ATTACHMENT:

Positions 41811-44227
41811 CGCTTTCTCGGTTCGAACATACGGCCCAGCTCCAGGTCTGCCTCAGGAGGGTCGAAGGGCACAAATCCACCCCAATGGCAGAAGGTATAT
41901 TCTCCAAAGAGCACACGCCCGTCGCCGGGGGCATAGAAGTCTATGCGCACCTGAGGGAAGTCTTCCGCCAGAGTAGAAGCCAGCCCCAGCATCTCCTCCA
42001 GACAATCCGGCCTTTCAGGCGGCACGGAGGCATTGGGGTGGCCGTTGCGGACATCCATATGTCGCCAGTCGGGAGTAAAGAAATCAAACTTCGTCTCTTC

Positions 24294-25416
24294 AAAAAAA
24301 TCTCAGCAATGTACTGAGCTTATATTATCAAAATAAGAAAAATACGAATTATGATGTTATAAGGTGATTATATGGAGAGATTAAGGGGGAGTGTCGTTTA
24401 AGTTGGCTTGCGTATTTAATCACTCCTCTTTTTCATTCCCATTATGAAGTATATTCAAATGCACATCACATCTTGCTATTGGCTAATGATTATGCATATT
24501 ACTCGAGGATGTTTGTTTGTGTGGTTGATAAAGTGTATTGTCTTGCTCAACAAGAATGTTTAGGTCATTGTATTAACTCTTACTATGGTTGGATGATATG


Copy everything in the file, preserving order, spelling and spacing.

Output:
Positions 41811-44227
41811 CGCTTTCTCGGTTCGAACATACGGCCCAGCTCCAGGTCTGCCTCAGGAGGGTCGAAGGGCACAAATCCACCCCAATGGCAGAAGGTATAT
41901 TCTCCAAAGAGCACACGCCCGTCGCCGGGGGCATAGAAGTCTATGCGCACCTGAGGGAAGTCTTCCGCCAGAGTAGAAGCCAGCCCCAGCATCTCCTCCA
42001 GACAATCCGGCCTTTCAGGCGGCACGGAGGCATTGGGGTGGCCGTTGCGGACATCCATATGTCGCCAGTCGGGAGTAAAGAAATCAAACTTCGTCTCTTC

Positions 24294-25416
24294 AAAAAAA
24301 TCTCAGCAATGTACTGAGCTTATATTATCAAAATAAGAAAAATACGAATTATGATGTTATAAGGTGATTATATGGAGAGATTAAGGGGGAGTGTCGTTTA
24401 AGTTGGCTTGCGTATTTAATCACTCCTCTTTTTCATTCCCATTATGAAGTATATTCAAATGCACATCACATCTTGCTATTGGCTAATGATTATGCATATT
24501 ACTCGAGGATGTTTGTTTGTGTGGTTGATAAAGTGTATTGTCTTGCTCAACAAGAATGTTTAGGTCATTGTATTAACTCTTACTATGGTTGGATGATATG